That’s Rusty, a red panda who was the subject of a city-wide search and many, many jokes after he was discovered missing from his enclosure at the National Zoo in Washington D.C. The story has all the elements to go viral: a cute animal, humans who like idiots, Washington, and an impeccable timeliness.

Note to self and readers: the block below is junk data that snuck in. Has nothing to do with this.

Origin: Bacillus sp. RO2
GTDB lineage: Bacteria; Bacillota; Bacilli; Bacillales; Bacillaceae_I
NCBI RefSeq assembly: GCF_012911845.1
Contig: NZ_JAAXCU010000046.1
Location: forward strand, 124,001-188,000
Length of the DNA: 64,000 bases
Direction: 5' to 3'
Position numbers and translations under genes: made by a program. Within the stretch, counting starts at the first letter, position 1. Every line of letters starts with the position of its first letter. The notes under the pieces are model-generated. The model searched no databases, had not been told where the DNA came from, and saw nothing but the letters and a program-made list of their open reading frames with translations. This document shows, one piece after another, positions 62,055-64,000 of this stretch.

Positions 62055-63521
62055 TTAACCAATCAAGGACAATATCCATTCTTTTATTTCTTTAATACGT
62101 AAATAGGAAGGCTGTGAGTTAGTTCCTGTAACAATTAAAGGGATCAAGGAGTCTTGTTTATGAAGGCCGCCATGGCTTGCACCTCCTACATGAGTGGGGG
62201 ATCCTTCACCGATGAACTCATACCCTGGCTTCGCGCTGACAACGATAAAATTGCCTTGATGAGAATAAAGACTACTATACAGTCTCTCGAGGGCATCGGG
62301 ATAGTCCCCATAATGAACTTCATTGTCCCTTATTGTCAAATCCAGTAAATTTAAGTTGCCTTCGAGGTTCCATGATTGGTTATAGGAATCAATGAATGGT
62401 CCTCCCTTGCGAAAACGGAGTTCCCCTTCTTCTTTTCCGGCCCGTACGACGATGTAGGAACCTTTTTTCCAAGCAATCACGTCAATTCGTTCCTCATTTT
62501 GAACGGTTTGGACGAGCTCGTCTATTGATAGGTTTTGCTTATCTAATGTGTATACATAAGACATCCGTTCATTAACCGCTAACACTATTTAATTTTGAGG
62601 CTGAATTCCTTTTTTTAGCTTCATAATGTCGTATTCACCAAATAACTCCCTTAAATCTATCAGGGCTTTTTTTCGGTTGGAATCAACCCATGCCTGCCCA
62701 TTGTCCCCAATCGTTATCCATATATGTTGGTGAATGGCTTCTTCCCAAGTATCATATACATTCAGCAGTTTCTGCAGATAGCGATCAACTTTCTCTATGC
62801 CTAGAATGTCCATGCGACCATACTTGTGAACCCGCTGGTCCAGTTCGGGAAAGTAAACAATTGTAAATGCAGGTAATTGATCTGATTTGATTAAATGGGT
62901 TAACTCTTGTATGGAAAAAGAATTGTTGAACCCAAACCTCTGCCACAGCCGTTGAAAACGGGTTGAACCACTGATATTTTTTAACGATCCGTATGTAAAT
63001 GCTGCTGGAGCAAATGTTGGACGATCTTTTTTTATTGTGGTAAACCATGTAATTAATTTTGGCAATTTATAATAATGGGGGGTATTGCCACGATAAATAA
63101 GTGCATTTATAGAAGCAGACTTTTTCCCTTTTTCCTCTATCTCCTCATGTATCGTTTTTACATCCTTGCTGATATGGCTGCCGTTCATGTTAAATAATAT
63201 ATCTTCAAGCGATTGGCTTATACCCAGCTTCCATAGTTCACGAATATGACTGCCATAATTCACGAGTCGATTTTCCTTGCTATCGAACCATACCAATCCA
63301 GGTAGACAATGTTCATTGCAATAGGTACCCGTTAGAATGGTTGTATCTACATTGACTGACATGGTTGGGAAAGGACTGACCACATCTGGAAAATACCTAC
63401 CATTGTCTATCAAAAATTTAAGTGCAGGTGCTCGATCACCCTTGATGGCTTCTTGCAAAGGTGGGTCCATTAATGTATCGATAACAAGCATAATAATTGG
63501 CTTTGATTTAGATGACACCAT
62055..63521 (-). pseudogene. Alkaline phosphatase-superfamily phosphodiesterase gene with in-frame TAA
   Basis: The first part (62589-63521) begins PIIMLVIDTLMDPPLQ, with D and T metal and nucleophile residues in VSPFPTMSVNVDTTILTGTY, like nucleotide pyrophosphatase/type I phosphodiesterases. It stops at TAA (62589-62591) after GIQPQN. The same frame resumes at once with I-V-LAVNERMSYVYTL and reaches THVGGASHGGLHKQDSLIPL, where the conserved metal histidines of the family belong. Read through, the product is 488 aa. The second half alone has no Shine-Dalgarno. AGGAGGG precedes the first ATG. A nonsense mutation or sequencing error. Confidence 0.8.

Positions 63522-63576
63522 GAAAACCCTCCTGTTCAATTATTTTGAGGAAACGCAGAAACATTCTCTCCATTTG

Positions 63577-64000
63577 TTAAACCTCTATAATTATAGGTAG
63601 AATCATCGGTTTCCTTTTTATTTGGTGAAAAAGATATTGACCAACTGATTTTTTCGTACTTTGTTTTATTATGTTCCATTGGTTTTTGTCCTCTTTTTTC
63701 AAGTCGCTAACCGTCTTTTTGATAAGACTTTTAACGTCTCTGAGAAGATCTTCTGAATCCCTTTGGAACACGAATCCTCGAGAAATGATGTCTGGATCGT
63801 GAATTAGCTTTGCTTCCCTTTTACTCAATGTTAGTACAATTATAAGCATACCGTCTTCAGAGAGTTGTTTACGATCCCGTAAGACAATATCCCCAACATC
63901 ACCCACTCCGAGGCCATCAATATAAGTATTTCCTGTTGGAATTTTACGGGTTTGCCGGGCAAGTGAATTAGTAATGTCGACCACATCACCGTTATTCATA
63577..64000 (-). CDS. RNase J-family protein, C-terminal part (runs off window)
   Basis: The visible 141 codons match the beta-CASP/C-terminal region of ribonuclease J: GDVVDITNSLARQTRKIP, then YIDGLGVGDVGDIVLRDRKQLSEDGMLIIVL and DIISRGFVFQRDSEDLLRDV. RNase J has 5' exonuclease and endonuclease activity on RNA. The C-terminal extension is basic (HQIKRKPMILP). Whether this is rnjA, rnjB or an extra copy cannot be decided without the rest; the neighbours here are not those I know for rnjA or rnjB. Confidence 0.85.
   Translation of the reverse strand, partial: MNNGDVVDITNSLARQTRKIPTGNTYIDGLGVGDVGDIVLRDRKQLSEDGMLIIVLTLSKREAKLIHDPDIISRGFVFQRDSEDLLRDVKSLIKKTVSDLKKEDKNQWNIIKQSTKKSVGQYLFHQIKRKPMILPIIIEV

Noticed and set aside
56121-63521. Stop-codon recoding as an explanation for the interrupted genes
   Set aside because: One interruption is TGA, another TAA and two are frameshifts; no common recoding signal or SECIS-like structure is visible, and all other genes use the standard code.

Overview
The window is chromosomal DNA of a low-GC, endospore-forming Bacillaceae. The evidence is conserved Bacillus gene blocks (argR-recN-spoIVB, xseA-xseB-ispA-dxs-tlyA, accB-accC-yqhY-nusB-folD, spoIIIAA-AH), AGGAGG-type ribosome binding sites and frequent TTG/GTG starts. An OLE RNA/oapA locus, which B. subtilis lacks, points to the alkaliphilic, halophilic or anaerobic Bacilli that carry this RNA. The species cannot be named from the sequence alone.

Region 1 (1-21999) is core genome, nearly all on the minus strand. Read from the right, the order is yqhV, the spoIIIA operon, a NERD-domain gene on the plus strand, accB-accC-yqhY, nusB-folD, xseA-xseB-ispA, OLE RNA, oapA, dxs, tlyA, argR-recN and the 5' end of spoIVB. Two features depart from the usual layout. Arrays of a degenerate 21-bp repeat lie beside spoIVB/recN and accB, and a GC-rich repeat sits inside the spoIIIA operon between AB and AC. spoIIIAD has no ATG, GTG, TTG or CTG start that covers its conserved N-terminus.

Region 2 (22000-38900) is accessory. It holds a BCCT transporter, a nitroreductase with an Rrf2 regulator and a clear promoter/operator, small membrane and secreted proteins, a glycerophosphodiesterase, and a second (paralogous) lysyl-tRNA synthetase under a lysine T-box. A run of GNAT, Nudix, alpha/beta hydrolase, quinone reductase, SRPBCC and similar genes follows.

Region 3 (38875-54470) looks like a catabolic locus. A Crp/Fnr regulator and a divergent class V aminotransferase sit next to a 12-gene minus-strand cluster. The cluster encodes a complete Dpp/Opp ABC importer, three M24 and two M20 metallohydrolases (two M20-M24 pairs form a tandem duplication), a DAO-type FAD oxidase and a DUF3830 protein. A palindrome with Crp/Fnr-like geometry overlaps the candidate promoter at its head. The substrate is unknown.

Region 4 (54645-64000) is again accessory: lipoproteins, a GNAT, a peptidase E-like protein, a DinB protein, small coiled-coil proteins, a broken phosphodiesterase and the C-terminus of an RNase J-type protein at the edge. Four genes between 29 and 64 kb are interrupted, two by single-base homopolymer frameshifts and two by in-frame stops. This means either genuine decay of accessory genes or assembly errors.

That’s Rusty, a red panda who was the subject of a city-wide search and many, many jokes after he was discovered missing from his enclosure at the National Zoo in Washington D.C. The story has all the elements to go viral: a cute animal, humans who like idiots, Washington, and an impeccable timeliness. It was a powder keg of snark and sarcasm waiting to go off. Rusty was found safe in the Adams Morgan neighborhood, less than a mile from the zoo, after a woman called the zoo and tweeted a photo of him. How the animal, which is the size of a small dog, escaped is still under investigation. There has been speculation he was taken by a human and then released. The event was a goldmine for social media comedians. And as the New York Times pointed out, everyone went crazy. For a glorious few hours, everyone in D.C. was united by a common cause. There are fewer things that cause less controversy than not wanting an escaped, but adorable, creature running around in your yard, and then making fun of the inept government who let him escape to god-knows-where (that statement can also apply to Edward Snowden.) Sadly, in an effort to keep up with Twitter, the mainstream news outlets followed, trying to fight the stereotype that new is boring and depressing (and important). Having the escape occur after all the Snowden coverage was too much for some to resist. CNN saw fit to write an article comparing the two fugitives, because they are practically the same person. You know, they both kind of have the same peachy color scheme going on. So, journalists aside, we have something to bond over at least–some harmless humor. Some stories are just unifiers. Some fun gets injected in a seriously depressing news cycle. Is it important to anyone outside of Washington D.C.? Probably not, unless Rusty managed to trick a bunch of journalists into thinking he got on a plane to Cuba. But it provided a release, and let some people exercise their sense of humor. Social media is such a great platform for sharing jokes because it shows a record of your validation. “Likes” and “Retweets” are the new applause. The connection to the Internet allows everyone to be newsworthy. Social media agencies can also learn something from this red panda fiasco. Jokes spread like wildfire on social media. It’s a great ego boost to see your comment retweeted or your post liked, even if it’s under the stage name of an animal.
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